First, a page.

Landlord Responsibilities: Patios, Decks, Porches, and Balconies

As a landlord, you have plenty of responsibilities from the condition of your rental property to following all local, state, and federal laws. The safety of the property and, ultimately your tenants, should be one of your top concerns. Not only do you lose money and good tenants when you don’t take care of a property, you can also be found liable for the problems that occur.


In our continuing series on landlord responsibilities, it’s time to talk about outdoor living spaces like patios, decks, porches, and balconies. When these spaces are neglected, people get hurt.


Your Tenants’ Responsibilities


Like every other part of your rental, your tenants have some responsibility to the property and its care while they live there. Your expectations should be made clear in their lease, and you should make sure they understand what the rules are when they move in. In the case of decks, porches, patios, or balconies, you can set some rules for tenants to follow.


Outdoor furniture should be appropriate for the space. No living room couches or tables should be used outside. If wet or infested furniture is brought in and out of the house, the interior of the rental can be infested or damaged.


Tenants must follow proper grill safety. One specific rule you can include is to keep a grill at least 10 to 15 feet away from the exterior of the property at all times. This can reduce the risk of fire damage. You also have the option to not allow grills of any type.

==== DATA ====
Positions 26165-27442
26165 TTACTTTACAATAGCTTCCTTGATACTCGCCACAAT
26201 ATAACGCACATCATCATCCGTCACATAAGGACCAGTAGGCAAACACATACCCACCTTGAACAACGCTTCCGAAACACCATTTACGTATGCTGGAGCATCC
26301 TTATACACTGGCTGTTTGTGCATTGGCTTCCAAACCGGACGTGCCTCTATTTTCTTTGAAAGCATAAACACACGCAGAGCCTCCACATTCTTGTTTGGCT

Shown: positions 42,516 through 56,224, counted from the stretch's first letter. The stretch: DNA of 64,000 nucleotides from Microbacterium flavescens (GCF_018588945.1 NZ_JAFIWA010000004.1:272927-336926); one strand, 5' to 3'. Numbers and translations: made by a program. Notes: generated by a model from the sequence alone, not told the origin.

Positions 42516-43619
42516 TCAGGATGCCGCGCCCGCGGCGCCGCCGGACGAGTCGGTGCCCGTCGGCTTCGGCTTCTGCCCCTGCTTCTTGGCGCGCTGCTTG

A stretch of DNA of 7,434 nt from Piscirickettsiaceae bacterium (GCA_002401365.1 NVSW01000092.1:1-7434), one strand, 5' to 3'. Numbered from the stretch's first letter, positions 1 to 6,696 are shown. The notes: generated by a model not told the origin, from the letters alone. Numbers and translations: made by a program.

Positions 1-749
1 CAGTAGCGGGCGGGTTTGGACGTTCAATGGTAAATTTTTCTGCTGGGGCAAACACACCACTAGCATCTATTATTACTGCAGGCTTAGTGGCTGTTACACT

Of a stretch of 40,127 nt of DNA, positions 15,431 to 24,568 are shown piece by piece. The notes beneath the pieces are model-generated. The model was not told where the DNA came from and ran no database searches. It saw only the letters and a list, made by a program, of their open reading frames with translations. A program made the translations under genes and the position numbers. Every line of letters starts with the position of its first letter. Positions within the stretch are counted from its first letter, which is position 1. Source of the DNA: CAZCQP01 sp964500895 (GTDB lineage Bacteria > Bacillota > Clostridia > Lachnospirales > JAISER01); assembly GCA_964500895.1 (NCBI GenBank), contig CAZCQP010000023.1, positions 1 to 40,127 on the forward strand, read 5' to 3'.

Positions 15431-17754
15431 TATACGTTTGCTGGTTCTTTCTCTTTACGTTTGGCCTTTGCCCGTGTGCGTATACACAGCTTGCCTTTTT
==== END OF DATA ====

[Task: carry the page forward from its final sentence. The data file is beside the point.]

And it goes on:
Problems should be reported immediately. If they notice loose railing or broken blocks, they should contact you as soon as possible. You can’t fix a problem if you don’t know it exists.


Landlord Responsibilities


It’s not enough for your tenants to follow the lease and do their part to keep the property safe, especially on a patio or balcony. You must do you part and stay proactive. People can fall and hurt themselves, balconies can collapse, and multiple other problems can happen that injure people. You don’t want anyone to get hurt, and you don’t want to find yourself on the wrong side of a lawsuit, either.


  • Inspect decks, porches, patios, and balconies at least once a year. You may want to hire a professional inspector to look for structural problems for you.
  • Repair problems as you discover them. Do not put off any maintenance that might get worse or lead to injury.
  • Don’t “patch” a problem. Fix it.
  • Replace old decking and balconies at least every 15 years, which is the average lifespan of a deck.
  • Make sure your deck, patio, porch, or balcony are up to code. This is important to find out when you first buy a property to rent. When you replace the decking, work with a licensed contractor to make sure the new structure is built to code.
  • Know the structural limits of a deck or balcony. If a balcony can only safely hold so many people or so much weight, let your tenants know. Post signs if necessary.
  • Use the right materials for repairs or replacements. Cheaper isn’t better. When decks or balconies collapse, people get hurt.


No one becomes a landlord because they love taking calls for repairs or problems from tenants. You’re trying to make an income. Don’t let unintentional neglect ruin your rental property, cause people to get hurt, or be the reason you’re in a courtroom with an expensive attorney. Take care of the decks, patios, porches, and balconies on your property.


Hate the hassle of keeping up with necessary repairs? Would you rather have expert help with the lease and yearly inspections? Work with a property management team that takes your property’s maintenance and your tenant’s safety as seriously as you do. Here at ERA American Real Estate, we can make sure your lease is consistent, you’ve got qualified tenants, and your property is taken care of. Give us a call today.